Total:      216929
       Code:       175202
       Data:        41727

       Total:      211255
       Code:       102283
       Data:       108972

       Total:       94105
       Code:        78833
       Data:        15272
  • maptsvdifftool

This tool is used to output a human readable change summary of code and data size drifts. Used mainly in the autosummary.*.bash scripts to show drifts after changes to a source tree occur, it is possible to get the same results by hand.

These steps are vague in nature, but you should be able to follow them and you will have a custom drift report in no time:

  • Run nm2tsv on a binary or msmap2tsv on a mapfile to produce some tsv output. Do this to as many mapfiles or binaries as you see fit to produce the right tsv output.
  • Sort the tsv output and save it away somewhere.
  • Make whatever build changes you have in mind, and then reproduce the tsv output and sort it.
  • Diff the first tsv output with the second tsv output.
  • Run the diff results through maptsvdifftool to see the deltas in a human readable form.
  • If there was no change, consider using the --zero-drift command line argument which will show all changes even if they result in a net zero change. This option will show you every minute change made to the symbols.

Here's a hypothetical sample of the output of this tool:

Overall Change in Size
       Total:        +6628
       Code:         +4133
       Data:         +2495

       Total:        +6628
       Code:         +4133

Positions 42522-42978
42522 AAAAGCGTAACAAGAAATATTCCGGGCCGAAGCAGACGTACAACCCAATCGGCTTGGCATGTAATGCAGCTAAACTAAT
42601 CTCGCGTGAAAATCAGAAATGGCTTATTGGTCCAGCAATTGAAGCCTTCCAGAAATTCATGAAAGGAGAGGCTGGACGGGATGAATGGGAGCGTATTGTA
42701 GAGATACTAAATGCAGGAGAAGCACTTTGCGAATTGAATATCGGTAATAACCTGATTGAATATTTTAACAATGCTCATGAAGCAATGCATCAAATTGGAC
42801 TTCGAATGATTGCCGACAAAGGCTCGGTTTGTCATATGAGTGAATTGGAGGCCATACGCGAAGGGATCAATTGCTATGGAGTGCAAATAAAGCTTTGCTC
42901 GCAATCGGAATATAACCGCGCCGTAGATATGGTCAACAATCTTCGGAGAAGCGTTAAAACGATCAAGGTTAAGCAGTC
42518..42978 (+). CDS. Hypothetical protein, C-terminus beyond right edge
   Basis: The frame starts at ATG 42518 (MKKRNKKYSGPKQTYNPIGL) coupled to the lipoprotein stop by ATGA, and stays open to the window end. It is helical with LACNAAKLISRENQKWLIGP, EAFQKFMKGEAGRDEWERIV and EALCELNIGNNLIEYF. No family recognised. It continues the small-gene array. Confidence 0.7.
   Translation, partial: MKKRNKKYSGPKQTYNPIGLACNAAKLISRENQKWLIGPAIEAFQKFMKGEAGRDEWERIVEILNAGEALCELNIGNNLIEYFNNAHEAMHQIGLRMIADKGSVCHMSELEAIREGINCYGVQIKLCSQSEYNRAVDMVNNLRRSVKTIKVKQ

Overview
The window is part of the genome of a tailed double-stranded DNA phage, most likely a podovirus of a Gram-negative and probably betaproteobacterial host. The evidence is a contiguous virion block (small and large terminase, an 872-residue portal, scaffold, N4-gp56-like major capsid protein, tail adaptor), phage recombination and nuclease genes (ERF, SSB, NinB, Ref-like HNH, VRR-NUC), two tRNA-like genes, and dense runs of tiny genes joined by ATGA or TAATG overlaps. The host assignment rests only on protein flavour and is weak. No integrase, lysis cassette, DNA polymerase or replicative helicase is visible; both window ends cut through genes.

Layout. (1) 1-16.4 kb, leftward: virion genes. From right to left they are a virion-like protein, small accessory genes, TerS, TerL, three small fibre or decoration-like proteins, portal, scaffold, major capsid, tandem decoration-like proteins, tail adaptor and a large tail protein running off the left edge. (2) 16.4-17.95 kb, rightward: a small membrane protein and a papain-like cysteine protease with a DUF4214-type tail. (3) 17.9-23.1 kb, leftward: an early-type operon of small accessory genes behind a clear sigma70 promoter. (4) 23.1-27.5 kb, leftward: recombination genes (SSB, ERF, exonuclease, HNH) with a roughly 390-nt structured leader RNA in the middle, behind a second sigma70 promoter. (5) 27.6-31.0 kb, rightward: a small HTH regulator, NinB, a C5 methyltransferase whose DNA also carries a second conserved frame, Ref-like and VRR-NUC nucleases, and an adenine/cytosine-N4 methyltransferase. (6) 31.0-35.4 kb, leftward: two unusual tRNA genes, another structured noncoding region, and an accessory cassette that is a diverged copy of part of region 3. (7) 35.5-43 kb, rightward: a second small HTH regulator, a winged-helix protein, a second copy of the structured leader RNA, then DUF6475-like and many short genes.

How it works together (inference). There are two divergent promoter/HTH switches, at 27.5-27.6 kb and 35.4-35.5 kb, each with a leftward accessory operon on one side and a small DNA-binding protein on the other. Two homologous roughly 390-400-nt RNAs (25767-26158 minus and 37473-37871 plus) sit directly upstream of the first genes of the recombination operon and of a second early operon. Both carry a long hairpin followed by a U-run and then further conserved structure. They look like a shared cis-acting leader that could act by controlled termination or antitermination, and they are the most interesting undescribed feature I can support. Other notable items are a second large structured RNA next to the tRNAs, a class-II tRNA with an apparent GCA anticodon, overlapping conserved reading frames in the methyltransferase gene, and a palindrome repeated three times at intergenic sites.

Data:         +2495
             +4133     text (CODE)
                     +4112     codesighs.obj
                             +2192     _initOptions
                              +992     _cleanOptions
                              +928     _codesighs
                       +21     MSVCRTD:MSVCRTD.dll
                                +6     _strstr
                                +6     _strtoul
                                +6     __errno
                                +5     __strdup
                                -2     _printf
             +2430     data (DATA)
                     +2432     UNDEF:codesighs:data
                             +2432     UNDEF:codesighs:data
                        -2     MSVCRTD:merr.obj
                                -2     ___defaultmatherr
               +33     idata$6 (DATA)
                       +33     UNDEF:codesighs:idata$6
                               +33     UNDEF:codesighs:idata$6
               +16     idata$4 (DATA)
                       +16     UNDEF:codesighs:idata$4
                               +16     UNDEF:codesighs:idata$4
               +16     idata$5 (DATA)
                       +16     MSVCRTD:MSVCRTD.dll
                                +4     __imp__strstr
                                +4     __imp__strtoul
                                +4     \177MSVCRTD_NULL_THUNK_DATA
                                +4     __imp___errno